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Review by Jack Foley

IndieLondon Rating: 4 out of 5

EVERY once in a while a director comes along to redefine what can be achieved within the context of an action film. Matthew Vaughn most recently did it with Kick-Ass, both Doug Liman and Paul Greengrass did it with the Bourne movies and Christopher Nolan did it with his Batman movies.

Joe Wright is the latest to enter that elite group with Hanna, a head-spinning action movie of very high quality that really does toy with both convention and expectation.

In terms of expectancy, no one could have predicted that Wright – who cut his teeth with Pride & Prejudice and Atonement – could have delivered such a humdinger of an action movie… especially not one that also boasts an electrifying break-beat score from the Chemical Brothers and a career re-defining supporting performance from Tom Hollander.

And as far as convention goes, having a teenage girl (in this case Saoirse Ronan) play a ruthless assassin pushes the envelope already opened by Kick-Ass, while giving it a high glass gloss by virtue of the presence of Cate Blanchett as her nemesis.

Hanna really shouldn’t work as well as it does. But boy does it, emerging as a sizeable triumph for just about everyone involved.

The story follows Hanna (Ronan) as she comes out of hiding to pursue a normal life after having spent her formative years being trained as a crack assassin by her father (Eric Bana) in the knowledge that doing so will place her on the radar of the CIA’s Marissa (Blanchett), a rule-bending official who was responsible for Hanna’s very being and subsequent attempted cover-up.

Hence, the ensuing tale deftly balances coming-of-age elements as Hanna attempts to connect with people of her own age with high octane action sequences, most of which set the pulse racing.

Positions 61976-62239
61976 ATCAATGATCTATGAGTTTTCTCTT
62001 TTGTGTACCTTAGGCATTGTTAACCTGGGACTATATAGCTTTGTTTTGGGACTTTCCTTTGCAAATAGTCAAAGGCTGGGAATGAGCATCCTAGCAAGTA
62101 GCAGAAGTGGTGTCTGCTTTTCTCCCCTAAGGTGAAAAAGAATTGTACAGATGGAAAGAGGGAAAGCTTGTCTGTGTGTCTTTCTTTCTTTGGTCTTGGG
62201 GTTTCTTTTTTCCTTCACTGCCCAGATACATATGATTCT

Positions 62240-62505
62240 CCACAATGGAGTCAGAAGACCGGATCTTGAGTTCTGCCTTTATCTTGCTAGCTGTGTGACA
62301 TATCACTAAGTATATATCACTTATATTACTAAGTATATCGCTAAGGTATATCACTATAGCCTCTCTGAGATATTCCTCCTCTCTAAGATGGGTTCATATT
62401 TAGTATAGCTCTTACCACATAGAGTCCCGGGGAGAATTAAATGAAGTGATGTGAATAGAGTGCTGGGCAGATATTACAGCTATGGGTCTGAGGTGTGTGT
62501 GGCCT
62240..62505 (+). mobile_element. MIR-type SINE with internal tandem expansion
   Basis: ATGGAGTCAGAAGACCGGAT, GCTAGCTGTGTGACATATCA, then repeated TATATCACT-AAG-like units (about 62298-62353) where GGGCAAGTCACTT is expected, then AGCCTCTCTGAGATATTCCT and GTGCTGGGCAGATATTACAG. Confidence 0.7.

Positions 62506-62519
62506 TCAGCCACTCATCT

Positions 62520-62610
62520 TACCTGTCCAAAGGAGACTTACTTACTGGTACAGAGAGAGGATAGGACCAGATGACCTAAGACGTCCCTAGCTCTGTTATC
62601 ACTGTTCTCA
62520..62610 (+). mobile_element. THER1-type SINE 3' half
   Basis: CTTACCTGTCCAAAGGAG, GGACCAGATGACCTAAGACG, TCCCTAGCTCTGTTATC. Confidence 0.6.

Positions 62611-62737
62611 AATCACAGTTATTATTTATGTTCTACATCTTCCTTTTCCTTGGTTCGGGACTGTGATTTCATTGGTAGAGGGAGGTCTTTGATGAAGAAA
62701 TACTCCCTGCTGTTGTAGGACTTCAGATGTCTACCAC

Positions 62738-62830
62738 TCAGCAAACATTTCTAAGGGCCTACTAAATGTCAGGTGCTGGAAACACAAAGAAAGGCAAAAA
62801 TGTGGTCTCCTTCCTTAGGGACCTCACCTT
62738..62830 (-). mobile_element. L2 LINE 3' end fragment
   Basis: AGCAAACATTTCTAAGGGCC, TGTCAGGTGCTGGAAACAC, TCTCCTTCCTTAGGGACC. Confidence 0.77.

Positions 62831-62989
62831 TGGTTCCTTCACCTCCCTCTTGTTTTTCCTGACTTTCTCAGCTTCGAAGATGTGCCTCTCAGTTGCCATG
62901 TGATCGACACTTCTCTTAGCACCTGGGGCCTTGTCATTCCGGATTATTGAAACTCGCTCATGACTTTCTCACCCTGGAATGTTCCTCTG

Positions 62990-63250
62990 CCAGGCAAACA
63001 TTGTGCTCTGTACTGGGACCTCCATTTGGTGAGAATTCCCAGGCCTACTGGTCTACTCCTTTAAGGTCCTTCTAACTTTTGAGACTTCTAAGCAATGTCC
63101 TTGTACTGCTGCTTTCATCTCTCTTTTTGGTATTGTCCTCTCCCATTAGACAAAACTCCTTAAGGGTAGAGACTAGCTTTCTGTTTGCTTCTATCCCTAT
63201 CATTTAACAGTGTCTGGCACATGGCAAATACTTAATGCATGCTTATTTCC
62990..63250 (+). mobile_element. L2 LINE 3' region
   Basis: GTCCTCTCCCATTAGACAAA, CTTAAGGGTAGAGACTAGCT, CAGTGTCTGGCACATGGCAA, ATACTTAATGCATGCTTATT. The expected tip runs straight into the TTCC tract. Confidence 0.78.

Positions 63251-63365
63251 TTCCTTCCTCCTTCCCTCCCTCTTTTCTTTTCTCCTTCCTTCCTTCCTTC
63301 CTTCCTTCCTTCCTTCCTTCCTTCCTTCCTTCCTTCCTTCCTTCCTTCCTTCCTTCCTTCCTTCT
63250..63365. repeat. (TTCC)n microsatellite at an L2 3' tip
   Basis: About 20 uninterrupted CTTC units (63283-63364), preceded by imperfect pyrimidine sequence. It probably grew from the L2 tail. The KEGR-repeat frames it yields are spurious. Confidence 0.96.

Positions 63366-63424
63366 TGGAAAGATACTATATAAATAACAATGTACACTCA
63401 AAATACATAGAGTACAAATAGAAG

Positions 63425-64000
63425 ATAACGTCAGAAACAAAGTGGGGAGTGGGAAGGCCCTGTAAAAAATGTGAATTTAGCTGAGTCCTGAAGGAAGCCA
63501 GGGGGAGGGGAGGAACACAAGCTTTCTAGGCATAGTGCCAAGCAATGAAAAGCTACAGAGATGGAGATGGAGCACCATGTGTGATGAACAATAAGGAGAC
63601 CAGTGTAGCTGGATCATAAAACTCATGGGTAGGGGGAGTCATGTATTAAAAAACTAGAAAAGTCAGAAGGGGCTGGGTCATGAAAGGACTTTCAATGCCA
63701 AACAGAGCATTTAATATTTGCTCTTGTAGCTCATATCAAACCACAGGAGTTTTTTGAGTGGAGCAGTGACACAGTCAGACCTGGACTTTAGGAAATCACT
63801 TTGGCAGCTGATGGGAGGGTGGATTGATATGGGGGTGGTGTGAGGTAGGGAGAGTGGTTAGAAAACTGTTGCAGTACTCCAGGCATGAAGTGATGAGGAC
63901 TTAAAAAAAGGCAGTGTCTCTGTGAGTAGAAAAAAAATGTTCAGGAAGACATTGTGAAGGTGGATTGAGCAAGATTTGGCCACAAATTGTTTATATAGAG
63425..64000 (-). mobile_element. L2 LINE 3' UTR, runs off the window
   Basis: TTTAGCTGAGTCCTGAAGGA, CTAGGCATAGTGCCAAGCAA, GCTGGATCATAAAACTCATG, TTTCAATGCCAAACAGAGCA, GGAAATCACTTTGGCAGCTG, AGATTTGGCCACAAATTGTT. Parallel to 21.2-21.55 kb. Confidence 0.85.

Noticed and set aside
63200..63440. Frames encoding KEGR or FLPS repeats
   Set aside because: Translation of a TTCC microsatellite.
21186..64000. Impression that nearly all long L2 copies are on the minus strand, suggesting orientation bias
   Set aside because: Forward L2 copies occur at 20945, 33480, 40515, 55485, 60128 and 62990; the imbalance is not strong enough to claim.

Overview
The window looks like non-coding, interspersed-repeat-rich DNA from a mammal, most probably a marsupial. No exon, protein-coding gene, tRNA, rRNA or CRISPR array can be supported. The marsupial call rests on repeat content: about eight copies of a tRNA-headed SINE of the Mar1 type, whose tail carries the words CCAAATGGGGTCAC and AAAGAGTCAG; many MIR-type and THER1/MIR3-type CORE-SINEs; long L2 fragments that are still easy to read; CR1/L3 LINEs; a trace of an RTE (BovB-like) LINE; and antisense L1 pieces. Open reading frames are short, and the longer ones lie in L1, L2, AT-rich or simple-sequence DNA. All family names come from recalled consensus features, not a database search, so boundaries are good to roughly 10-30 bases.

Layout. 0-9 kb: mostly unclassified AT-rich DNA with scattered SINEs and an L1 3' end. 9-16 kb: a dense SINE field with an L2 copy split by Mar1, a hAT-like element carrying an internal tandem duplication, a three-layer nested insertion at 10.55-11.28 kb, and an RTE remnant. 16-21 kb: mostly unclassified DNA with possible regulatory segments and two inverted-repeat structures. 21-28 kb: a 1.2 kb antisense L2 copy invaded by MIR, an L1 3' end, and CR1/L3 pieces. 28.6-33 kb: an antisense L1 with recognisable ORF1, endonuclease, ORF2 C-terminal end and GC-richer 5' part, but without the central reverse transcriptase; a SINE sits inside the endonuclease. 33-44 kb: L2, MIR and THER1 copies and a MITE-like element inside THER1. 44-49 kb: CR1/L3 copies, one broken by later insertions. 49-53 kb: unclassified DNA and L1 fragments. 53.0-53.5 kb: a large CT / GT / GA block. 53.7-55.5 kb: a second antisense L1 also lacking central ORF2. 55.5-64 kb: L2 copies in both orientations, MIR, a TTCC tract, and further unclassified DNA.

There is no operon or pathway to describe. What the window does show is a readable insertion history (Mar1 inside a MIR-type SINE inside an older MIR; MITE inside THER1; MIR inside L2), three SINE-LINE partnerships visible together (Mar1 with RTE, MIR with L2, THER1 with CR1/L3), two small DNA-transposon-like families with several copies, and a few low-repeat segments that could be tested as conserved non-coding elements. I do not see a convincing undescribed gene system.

Wright, though, takes both in his stride, striking a near-perfect balance between the two without ever seeming exploitative (in the way that Zack Snyder recently was) or formulaic.

Rather, he imbues the coming-of-age elements with a surreal, almost dream-like quality that comes in stark contrast to the edgy violence of the action sequences (a lot of which push the parameters of the film’s generous 12A certificate).

In doing so, he also plays to the strengths of his terrific cast, with Ronan cementing her reputation as one of the most talented and versatile teenage actresses of the moment (displaying a maturity beyond her years) and Blanchett revelling in the role of villain.

Bana, too, excels as the father-figure attempting desperately to keep Hanna safe and outwit his CIA opponents, while Hollander is on scene-stealing form as a repugnant assassin without a conscience (you’ll want to see more of him).

There are flaws, of course… with some of the character building coming at the expense of the flow of the action – a criticism that could catch some viewers expecting a Bourne-style romp off-guard.

But one suspects that Hanna is the type of film that gets better with each viewing, as audiences get the measure of what it’s trying to do.

And few could argue against the final genius of having the Chemical Brothers supply the score, which balances atmosphere with moments of sonic exhilaration to firmly apply the icing on top of this particular cinematic cake.

Certificate: 12A
Running time: 111mins
UK DVD & Blu-ray Release: August 29, 2011